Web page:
While there seems to be significant interest in hemp cultivation, however, it does not appear that the crop will prove to be a cure-all for problems faced by Kansas farmers. At last month’s event in Newton, Hoch said that hurdles for hemp farmers to overcome in 2019 included excessive precipitation, getting started late in the season because of licensing requirements, and pest and disease problems.

“Additionally as we approached the late harvest season our industrial hemp growers and producers were having difficulties with establishing outlets for their harvest,” Hoch said.

Christian Coleman, president of Sunnyland Kansas, also discussed the challenges of growing hemp at the Newton event.

“Real world situation, your first year especially, you could put $8- to $12,000 into your every acre,” Coleman said. “In some cases they spent more than $15,000 per acre. That’s seed, that’s equipment, that’s labor, that’s expensive. So you need to understand that getting involved in the hemp industry is not just this huge money maker with little effort. It costs a lot to get involved, to get your foot in the door, your seed expense, your equipment, it’s high.”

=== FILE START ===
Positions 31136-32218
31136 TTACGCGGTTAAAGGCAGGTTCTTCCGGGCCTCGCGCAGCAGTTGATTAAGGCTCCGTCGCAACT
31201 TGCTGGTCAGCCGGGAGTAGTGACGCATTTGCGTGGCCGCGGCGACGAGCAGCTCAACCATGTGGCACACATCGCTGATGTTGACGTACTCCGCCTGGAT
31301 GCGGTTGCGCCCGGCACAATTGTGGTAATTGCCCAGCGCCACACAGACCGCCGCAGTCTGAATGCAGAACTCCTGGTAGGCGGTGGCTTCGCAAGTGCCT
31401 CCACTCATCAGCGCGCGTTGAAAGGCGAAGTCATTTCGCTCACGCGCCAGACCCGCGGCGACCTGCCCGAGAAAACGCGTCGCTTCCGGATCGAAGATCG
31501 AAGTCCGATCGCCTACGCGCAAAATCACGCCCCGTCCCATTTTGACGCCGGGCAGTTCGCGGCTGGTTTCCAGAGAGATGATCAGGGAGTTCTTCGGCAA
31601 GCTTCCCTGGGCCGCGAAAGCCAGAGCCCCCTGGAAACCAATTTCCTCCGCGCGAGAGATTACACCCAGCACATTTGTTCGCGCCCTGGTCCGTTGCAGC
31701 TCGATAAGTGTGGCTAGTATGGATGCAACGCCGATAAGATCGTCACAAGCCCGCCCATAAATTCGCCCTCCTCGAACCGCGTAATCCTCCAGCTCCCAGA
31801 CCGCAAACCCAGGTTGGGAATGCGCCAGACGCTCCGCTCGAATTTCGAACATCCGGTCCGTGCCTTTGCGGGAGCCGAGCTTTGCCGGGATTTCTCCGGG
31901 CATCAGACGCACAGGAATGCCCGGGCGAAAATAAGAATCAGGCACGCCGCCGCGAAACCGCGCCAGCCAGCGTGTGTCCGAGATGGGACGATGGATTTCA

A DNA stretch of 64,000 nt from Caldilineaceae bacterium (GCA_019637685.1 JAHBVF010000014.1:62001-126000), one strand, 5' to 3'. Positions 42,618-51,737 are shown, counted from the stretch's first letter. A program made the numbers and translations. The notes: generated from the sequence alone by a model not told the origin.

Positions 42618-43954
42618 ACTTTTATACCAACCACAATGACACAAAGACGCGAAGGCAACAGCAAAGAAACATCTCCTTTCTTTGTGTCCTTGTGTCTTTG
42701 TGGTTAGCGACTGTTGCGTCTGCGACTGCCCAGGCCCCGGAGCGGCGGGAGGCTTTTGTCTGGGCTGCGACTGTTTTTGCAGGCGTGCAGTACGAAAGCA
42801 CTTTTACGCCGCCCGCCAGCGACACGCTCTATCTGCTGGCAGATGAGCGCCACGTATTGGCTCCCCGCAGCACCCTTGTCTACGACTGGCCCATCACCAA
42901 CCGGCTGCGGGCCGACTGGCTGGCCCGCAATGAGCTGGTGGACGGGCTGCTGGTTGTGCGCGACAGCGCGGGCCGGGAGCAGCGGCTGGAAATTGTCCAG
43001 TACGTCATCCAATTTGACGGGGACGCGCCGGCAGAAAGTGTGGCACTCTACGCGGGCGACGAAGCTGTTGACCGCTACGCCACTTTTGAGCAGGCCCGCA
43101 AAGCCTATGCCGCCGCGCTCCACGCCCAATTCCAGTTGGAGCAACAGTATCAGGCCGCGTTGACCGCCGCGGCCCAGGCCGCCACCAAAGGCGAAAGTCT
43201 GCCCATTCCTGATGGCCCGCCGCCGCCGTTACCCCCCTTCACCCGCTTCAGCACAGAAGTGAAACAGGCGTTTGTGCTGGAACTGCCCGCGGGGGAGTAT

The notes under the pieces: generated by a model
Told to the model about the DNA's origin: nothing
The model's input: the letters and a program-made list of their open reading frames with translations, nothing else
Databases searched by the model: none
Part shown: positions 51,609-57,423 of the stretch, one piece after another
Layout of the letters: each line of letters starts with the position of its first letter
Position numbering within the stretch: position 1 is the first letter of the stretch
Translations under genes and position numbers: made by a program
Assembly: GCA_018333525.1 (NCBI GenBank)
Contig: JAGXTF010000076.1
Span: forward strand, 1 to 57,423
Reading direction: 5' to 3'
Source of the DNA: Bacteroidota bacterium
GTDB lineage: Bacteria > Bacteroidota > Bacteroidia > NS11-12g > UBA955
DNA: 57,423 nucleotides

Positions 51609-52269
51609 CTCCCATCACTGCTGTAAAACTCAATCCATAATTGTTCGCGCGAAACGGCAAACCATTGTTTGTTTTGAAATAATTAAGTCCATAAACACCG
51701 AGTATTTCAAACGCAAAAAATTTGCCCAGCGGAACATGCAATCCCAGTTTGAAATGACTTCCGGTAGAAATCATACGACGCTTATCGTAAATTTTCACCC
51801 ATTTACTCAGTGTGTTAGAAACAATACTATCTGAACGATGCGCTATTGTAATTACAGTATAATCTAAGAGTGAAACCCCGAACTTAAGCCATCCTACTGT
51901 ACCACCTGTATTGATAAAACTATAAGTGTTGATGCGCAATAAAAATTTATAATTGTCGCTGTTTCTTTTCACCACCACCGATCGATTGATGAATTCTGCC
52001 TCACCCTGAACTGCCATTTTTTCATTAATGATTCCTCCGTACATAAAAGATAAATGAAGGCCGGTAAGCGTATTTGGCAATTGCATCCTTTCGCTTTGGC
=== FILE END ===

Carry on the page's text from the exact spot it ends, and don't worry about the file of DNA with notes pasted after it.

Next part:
Despite the challenges of getting started growing a new crop, however, and concerns some may have about what it could mean for the future of marijuana legalization in Kansas, interest in the potential opportunities provided by hemp cultivation appears to remain widespread in the state a year after the KDA’s research program began.

“I’m intrigued and interested in the hemp industry from the perspective of a Kansas farmer that’s looking for a new opportunity and a new cash crop,” said Elnicki. “What that might lead to in the future, I don’t know, and you know, I’ve got some questions about it too.”